Festival in R6m funds scandal: NPO’s Lotto money went to Buyel’Ekhaya
The NPO, Thato Community Crisis Centre, which asked Lotto for the R6-million which it said would benefit 2500 children, 6500 women, 6500 youths and 150 adults with disabilities, gives its address as Lichtenburg in the Northern Cape and Gonubie.
But the Saturday Dispatch investigation can today reveal that:
lThato’s office in East London is just a vacant house in a complex in Gonubie. It has no blinds or curtains;
lTenants said they had never seen any NPO signs, or sign of an NPO, at the house;
lNo children, elderly or disabled or vulnerable people were ever seen visiting the place; and
lThato’s treasurer Jacob Mogorosi said he had no knowledge of the Gonubie address.
Thato is chaired by Jeanette Viljoen. Her phone has been off since Tuesday.
But Mogorosi took Saturday Dispatch calls and said Thato was “used” by Buyel’Ekhaya for their “business plan.
“They used us to get money. If I can recall, we only got a little money, a little more than R100000 from them. I heard that we had an office in East London but I don’t know much about it. We never paid any rent for that East London office.
“Why are they saying it is ours?”
Buyel’Ekhaya founder Nomahlubi Mazwai refused to explain the funding issue and told Saturday Dispatch to speak to to the National Lotteries Commission (NLC).
“I don’t want to answer this. This is an administration issue that NLC needs to deal with. Just quickly, we applied, we got the grant and we used the grant for all the goods and we’ve got the books and everything,” she said.
Asked if she had any knowledge of Thato Community Crisis Centre, Mazwai said Lotto should answer the question. “I apply, I don’t fund, any questions should be asked at NLC.”
Whistleblower, Lotto’s Eastern Cape grant agreement officer Mzukisi Makatse, said Lotto knew the deal was fishy.
“A colleague picked this application as fronting and it was sent to our legal unit and to the provincial manager then to national office. We flagged this application but nothing was done, instead I was suspended,” said Makatse.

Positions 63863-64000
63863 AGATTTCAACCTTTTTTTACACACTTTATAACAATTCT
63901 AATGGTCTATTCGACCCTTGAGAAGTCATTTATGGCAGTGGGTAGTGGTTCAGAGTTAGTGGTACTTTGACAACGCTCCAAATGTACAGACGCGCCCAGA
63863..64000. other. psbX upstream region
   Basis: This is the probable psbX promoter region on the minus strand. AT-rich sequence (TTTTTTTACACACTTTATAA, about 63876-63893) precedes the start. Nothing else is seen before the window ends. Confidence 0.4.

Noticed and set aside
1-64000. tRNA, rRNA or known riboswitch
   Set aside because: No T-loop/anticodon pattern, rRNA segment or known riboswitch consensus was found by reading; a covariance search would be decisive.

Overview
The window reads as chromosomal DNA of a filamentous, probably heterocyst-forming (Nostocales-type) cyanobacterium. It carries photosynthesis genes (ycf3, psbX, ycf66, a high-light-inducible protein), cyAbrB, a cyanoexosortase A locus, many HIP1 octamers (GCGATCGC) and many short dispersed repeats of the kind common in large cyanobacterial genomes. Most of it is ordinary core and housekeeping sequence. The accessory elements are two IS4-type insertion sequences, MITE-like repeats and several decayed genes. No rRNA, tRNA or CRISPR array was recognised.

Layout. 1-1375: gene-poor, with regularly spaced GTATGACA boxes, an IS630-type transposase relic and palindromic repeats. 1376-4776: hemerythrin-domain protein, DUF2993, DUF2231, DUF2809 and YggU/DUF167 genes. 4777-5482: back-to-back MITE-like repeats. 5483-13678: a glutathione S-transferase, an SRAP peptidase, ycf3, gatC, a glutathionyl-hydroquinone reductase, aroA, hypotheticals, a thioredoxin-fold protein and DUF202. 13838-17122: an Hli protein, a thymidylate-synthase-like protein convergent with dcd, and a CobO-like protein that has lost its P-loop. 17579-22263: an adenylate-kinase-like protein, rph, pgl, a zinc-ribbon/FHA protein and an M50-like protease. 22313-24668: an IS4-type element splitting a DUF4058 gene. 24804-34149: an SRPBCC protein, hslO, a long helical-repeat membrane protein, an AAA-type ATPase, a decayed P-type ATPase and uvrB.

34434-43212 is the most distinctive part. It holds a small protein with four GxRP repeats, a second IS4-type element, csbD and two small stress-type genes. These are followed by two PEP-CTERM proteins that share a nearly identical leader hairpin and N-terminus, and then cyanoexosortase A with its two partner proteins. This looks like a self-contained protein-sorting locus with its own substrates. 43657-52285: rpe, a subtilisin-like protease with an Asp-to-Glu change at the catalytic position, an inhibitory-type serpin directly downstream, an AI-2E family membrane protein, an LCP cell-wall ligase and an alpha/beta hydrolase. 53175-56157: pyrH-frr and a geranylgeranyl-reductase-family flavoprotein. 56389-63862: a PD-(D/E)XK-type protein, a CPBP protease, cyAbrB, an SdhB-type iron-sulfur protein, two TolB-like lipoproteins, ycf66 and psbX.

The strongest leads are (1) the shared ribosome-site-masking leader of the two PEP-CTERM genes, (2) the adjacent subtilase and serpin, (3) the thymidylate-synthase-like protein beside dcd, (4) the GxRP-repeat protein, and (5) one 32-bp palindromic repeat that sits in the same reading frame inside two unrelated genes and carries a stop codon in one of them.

He said first-time applicants, like Thato, were only eligible for R500000. “Why were millions paid to them? This is corruption that needs proper investigation by law-enforcement agencies,” he said.
Lotto’s legal officer Tsietsi Maselwa said Thato Community Crisis Centre was their beneficiary and had applied for funding through Lotto’s arts and culture distribution agency in 2017 “for the implementation of Buyel’Ekhaya music festival”.
Asked about Thato’s empty house in Gonubie, Maselwa said: “The NLC has a monitoring and evaluation division that undertakes site visits where there need arises.
“The NLC is fully aware of this application submitted by Thato was directed at the implementation of the Buyel’Ekhaya music festival in accordance with the applicant’s constitutional objectives,” said Maselwa.
Tish Loving, Thato’s contact person for the Eastern Cape, said: “I was only working for the Buyel’Ekhaya project.”
She would not give the Dispatch the contact numbers of Viljoen or say where Viljoen was. When pressed for more information, she said: “The relationship between Buyel’Ekhaya project and Thato Community Crisis Centre was fully disclosed to the NLC”.
Loving, like Viljoen, is from Lichtenberg.
In Thato’s funding application, signed in March last year by Viljoen, it was stated that the R6-million would “benefit” 2500 children, 6500 women, 6500 youths and 150 adults with disabilities, in Duncan Village, Dutywa, Mdantsane, Mthatha and Butterworth.
Asked if the 15650 people had benefited from the money, Loving would only speak in general terms, saying: “The Buyel’Ekhaya festival directly and indirectly impacts these communities through our local economic and skills development programmes”.
For any more answers, she said, “speak to Lotto”.
She claimed Lotto officials “visited our project office in East London”.
Mogorosi said: “I never came to Eastern Cape for charity work, not”.
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